Medicaid patients. On Medicaid, the left and right are in that rare agreement. I also understand that after attending law school ones tryst with simplicity ends forever. There is only so much rigor social science can achieve compared to the physical sciences. Rather, I ask how it is possible that possessing Medicaid makes you worse off than no insurance whatsoever. Plus one is exposed to unintentional billing fraud, audits, compliance and perpetual war with formularies and pharmacies. This point is worth parsing out again. Conversely, if study with a large sample size does not show even a modest effect, it means that the effect probably does not exist.
Indeed, its darn impossible for patients on Medicaid to see a new physician. Saurabh Jha, MD ( @RogueRad ) is an Assistant Professor of Radiology at the University of Pennsylvania.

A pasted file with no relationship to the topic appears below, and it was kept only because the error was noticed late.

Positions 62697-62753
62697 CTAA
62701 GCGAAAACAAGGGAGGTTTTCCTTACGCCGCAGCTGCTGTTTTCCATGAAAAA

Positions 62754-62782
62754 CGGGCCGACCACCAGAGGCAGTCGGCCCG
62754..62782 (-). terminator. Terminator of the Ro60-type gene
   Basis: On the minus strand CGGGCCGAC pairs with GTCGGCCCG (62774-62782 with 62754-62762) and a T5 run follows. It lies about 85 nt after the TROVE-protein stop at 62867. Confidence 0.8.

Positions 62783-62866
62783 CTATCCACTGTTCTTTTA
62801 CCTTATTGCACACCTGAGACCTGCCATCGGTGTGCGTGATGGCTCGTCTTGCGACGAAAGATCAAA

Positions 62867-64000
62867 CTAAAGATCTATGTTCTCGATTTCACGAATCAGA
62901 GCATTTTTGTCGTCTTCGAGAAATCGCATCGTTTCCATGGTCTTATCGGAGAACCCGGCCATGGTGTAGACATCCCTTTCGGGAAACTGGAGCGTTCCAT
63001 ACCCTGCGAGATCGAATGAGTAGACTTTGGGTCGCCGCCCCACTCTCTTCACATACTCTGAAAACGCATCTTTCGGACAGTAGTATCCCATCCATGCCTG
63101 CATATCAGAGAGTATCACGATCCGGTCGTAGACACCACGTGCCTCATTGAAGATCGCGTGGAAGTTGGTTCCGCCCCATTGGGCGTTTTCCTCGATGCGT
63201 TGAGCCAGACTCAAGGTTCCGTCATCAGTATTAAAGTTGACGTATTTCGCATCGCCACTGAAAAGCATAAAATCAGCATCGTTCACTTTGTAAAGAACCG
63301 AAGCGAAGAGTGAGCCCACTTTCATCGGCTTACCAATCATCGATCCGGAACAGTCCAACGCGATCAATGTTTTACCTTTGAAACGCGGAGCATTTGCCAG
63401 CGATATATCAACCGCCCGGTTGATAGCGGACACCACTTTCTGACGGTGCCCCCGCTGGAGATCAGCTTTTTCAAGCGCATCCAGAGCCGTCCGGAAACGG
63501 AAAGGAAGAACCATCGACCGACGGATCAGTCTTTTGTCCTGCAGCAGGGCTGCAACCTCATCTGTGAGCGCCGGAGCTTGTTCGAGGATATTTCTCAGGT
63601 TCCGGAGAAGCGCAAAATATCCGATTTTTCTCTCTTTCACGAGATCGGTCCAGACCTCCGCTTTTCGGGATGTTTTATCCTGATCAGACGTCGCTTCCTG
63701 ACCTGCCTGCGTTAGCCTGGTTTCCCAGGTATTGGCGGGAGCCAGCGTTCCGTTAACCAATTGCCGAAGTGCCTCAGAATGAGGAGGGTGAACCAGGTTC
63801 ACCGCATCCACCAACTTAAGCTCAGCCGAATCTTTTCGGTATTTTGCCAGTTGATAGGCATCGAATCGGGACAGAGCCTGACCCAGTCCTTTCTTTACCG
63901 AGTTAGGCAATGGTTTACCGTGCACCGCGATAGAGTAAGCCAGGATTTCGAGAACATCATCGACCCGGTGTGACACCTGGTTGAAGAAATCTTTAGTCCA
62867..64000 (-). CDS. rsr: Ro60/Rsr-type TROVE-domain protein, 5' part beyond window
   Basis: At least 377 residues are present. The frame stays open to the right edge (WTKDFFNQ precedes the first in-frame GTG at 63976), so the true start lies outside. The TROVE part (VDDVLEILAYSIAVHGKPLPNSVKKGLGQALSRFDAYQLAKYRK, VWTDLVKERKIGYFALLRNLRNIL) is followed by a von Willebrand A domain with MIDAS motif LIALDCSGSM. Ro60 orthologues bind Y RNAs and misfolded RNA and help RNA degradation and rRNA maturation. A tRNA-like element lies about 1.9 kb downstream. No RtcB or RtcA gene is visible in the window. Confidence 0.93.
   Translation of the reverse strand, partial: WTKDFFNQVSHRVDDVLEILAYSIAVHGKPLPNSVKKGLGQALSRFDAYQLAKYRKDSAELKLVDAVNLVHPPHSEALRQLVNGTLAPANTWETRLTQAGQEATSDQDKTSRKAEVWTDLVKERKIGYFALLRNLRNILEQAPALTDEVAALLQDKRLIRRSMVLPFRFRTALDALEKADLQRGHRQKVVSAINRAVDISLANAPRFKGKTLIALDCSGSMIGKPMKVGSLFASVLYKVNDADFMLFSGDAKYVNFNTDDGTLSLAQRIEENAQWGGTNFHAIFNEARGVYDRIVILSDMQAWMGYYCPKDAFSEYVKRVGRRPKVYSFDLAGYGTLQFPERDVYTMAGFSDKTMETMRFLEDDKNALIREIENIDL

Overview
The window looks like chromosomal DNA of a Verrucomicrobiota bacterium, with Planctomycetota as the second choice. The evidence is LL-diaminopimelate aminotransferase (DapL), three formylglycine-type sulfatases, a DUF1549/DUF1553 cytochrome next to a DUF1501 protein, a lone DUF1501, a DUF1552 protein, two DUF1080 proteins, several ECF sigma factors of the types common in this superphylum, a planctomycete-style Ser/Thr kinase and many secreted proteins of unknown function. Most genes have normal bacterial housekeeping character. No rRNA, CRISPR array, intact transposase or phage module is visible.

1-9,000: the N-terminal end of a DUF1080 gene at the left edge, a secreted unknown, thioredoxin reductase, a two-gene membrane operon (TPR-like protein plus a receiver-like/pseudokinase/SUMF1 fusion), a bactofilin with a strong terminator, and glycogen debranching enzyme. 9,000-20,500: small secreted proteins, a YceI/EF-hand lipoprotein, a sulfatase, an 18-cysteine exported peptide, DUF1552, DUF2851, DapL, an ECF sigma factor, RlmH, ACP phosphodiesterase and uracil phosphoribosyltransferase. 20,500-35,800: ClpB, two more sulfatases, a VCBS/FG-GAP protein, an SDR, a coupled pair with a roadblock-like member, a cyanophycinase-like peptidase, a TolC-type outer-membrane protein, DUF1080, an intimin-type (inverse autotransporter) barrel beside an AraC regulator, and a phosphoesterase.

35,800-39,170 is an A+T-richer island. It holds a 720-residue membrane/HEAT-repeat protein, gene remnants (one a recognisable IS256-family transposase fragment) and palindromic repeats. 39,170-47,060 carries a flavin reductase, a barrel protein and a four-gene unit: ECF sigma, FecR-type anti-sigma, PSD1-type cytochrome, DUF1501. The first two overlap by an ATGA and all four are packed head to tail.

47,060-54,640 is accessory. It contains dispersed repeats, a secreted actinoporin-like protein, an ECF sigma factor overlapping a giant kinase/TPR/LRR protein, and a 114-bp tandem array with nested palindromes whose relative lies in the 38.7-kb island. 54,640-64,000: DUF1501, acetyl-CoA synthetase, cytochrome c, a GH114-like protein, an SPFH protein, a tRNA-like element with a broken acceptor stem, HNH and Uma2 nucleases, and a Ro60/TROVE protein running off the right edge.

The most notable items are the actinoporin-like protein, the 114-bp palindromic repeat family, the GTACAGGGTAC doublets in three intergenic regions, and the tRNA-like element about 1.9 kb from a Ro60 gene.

She explained that if she saw all Medicaid patients for free she would technically be committing fraud. But if an individual loses 30 pounds despite a complete diet inquiring about the underlying problem, whether there is a malignancy or not, does not challenge the value of eating. The study is an exemplar of policy research laced with regression equations, control of known confounders and clear separation of variables. However, 1 page biography I found a plausible explanation during a recent conversation with a physician specializing in physical medicine and rehabilitation (PMR). Why so, I asked, bewildered and feeling that I must be in Bedlam. The ever consistent Paul Krugman, consistent in his Samsonian defense of government programs against philistines and pagans, extolled critics of Medicaid as nuts and asked, presumably rhetorically, Medicaid is cheaper than private insurance. They were mainly from the local Hispanic and African American communities. Unless she made a nuanced determination to waive fees on an individual basis. Ahh, I asked with that gotcha feeling, why could she not see Medicaid patients for free on the clinic day that she sees other youngsters uncompensated. I am accustomed to US healthcare throwing more plot twisters than Hercule Poirots sleuth work.